Written by Jay R. Brooks for santacruzsentinel.com
This time of year, I spend a week in Denver, attending the country’s biggest beer festival: the Great American Beer Festival, or GABF. For a number of years, I’ve also been privileged to be one of the judges who help determine which beers will win gold, silver and bronze medals in 84 categories. This year was a record year, with more than 4,420 beers from 673 breweries in 48 of the 50 states, plus Washington, D.C., and Guam.
For three days, 184 of my fellow judges and I hunker down in the basement of the hotel where the judging takes place. Our ultimate goal is to find the best of American brewing. One of the ways we accomplish this is to eliminate beers that we think are not as good as others, that have flaws we don’t find in others.
These may not even be the 10 most common defects because, as far as I know, no one has ever ranked beer defects by how often they occur. The 10 I chose are the flaws you’re likely to encounter if you drink your fair share of beer. For each one, I’ve given its common descriptor, the scientific name brewers use and its likely cause or causes.
It’s possible that you have tasted one of these defects in a beer you’ve enjoyed and didn’t realize it wasn’t supposed to be there. For some defects, it’s considered a flaw only if it’s too pronounced. At low levels, it may be perfectly acceptable — even desirable. Or it may be that you noticed one of these off-flavors but didn’t know its cause. Some causes are quite complicated, so I’ve tried to simplify them as best I could. Hopefully, this will give you a better sense of some of the more unusual flavors you sometimes find in a beer but wished you didn’t.
- Band-Aid (chlorophenol): You just know something is out of whack when your beer smells of adhesive bandages. This aroma also may remind you of disinfectant or diaper aromas. It’s the artificial quality that really stands out in this defect, which usually is caused by a problem with sanitizers or yeast.
- Butter or butterscotch (diacetyl): Think of that artificial butter aroma and flavor from movie-theater popcorn, and you’ve got the diacetyl character in some beers. At low levels, this can be an enjoyable flavor component. But just like popcorn that’s swimming in butter, too much can make for an unpleasant experience. Beers with too much diacetyl often are called “butter bombs,” and the cause is often a problem with the yeast and amino acids.
- Cardboard (oxidized): The aroma usually will remind you of wet cardboard or wet paper, like if you left a box out in the rain and then took a whiff of it. Sometimes, it may seem leathery. It can be a sign of boiling too long, but more often it’s simply stale beer that’s too old or been stored improperly.
- Cheesy (isovaleric acid): If you get a whiff of bad cheese or stinky feet, use your own to run away. It’s a doozy. It can have a benign origin, such as the poor storage of hops, or it could be a bacterial infection.
- Cooked corn or cabbage (dimethylsulfide): Often called DMS, if this is in your beer’s nose, it’s probably a sign of something gone awry, especially in ales. It also may have an asparagus or vegetal smell. In dark beer, the aroma may remind you of tomato soup. Its cause is commonly a grain infection or brewhouse problem, which usually occurs in the boil.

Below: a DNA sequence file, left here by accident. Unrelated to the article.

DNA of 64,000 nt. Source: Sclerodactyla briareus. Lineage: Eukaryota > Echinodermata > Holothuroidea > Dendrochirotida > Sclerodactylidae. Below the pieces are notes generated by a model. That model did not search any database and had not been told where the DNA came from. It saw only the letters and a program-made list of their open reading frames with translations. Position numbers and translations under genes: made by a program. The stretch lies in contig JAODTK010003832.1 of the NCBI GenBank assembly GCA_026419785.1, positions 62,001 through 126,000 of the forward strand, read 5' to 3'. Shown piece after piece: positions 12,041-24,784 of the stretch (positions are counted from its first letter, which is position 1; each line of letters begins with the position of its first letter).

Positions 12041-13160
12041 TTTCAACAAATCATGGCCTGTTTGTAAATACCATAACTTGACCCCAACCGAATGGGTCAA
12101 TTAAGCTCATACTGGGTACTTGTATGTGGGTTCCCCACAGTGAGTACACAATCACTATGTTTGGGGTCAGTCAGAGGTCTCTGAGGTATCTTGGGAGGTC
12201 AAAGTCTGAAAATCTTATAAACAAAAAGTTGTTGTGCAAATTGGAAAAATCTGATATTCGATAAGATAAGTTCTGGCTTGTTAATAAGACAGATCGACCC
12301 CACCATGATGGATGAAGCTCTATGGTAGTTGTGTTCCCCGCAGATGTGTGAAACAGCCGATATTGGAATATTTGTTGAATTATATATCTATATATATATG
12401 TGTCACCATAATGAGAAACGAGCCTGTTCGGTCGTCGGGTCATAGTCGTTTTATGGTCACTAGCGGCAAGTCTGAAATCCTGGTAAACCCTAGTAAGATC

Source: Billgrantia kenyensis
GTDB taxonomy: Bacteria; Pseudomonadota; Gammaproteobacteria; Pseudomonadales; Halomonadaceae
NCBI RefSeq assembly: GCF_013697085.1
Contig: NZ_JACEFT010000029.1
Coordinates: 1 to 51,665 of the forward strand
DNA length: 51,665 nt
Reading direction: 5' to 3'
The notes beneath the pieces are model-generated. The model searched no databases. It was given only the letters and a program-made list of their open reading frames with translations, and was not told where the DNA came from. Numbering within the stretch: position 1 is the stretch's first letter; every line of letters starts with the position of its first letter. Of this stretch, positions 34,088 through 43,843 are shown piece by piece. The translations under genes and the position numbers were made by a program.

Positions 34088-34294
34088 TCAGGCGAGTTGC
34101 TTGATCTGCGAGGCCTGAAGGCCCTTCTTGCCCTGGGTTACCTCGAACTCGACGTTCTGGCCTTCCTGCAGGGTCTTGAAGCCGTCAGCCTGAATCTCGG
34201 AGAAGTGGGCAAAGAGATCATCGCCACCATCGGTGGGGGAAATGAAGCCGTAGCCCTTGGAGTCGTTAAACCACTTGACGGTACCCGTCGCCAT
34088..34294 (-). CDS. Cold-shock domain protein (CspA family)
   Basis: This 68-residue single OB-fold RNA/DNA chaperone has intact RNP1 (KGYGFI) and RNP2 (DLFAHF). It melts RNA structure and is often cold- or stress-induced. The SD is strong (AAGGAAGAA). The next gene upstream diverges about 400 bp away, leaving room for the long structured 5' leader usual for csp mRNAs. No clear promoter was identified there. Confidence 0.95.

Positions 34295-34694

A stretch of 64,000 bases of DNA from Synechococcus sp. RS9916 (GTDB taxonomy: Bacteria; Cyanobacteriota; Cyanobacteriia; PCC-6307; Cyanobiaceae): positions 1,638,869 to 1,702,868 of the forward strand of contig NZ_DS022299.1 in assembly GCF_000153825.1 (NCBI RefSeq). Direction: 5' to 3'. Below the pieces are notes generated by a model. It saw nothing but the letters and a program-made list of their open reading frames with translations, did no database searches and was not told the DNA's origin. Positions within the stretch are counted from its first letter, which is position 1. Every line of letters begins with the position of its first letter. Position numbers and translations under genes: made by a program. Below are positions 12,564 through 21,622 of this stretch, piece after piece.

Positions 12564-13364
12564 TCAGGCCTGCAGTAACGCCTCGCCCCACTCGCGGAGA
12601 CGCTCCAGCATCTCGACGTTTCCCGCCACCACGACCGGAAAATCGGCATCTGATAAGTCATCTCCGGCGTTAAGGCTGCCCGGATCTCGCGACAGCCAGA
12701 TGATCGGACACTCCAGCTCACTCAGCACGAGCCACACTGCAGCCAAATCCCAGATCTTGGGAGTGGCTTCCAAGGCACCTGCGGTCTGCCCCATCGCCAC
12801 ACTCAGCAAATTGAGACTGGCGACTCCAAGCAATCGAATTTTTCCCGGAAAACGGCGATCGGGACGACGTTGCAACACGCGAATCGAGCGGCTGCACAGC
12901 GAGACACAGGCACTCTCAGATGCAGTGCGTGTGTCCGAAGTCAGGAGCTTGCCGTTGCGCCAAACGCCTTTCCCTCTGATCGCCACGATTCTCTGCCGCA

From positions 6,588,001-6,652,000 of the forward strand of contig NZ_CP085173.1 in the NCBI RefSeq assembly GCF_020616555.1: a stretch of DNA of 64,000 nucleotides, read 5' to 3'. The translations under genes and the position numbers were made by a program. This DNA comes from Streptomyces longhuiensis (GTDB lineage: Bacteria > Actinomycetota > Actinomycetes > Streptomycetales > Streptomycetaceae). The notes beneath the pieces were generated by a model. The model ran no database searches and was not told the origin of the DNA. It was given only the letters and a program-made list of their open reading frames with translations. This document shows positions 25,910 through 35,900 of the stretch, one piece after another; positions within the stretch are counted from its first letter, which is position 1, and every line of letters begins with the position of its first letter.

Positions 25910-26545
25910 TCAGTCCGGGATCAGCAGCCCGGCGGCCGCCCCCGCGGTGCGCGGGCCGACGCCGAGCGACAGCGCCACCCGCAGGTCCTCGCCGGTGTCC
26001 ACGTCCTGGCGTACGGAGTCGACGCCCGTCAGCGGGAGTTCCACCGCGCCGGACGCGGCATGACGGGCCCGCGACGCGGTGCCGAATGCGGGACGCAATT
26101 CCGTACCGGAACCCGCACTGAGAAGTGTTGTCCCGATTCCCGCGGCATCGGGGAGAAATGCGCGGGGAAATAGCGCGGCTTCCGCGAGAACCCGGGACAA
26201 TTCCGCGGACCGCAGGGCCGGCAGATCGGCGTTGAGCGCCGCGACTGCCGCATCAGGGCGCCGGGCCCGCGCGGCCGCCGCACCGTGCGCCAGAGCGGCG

- Green apples (acetaldehyde): If you smell green apples or green leaves, it’s most likely a sign that the beer was released too soon, or that there was a yeast metabolic problem. Like its aroma, the beer is a little green. While usually evidence of a defect, it’s not as unpleasant a problem as many others.
- Lightstruck (methyl mercaptan or isopentyl mercaptan): A beer can become lightstruck, causing it to smell like a skunk; it happens almost instantaneously when it encounters light, especially UV rays. Fluorescent lights and bright sunlight are common culprits. Since both clear and green glass offer much less protection, many popular brands of beer are very susceptible to this problem. Brown glass, while not perfect, offers the most protection of any common glass color, which is why most brewers use this for their bottles.
- Metallic (lacquerlike, metallic): It’s important to note that this would hardly ever come from canned beer. The metal turbidity that once caused metallic flavors to leach into canned beer has been virtually eliminated. Today, can manufacturers spray an organic polymer inside the can so that the beer literally never touches the aluminum. Metal flavors in beer are usually bitter, and they’re always bad, caused primarily by iron, copper or other metals in the water.
- Plastic (phenolic): The aromas in your beer should never seem artificial, and that’s what phenolics smell like. They have an artificial aroma that can take the form of something medicinal, mouthwash or plastic, and they’re cause is often a problem with the water, yeast or sparging
- Rotten eggs (sulfitic): Rotten eggs can be a sign of a serious problem of contamination, especially when the smell is overwhelming. By contrast, it can be highly desirable when it’s just a very faint or subtle whiff, more like a burned match. Many ales that were originally brewed in Burton-on-Trent in the United Kingdom famously had this character. If it’s overpowering, it most likely signals a yeast problem, or sometimes it’s a sign that a beer is too green.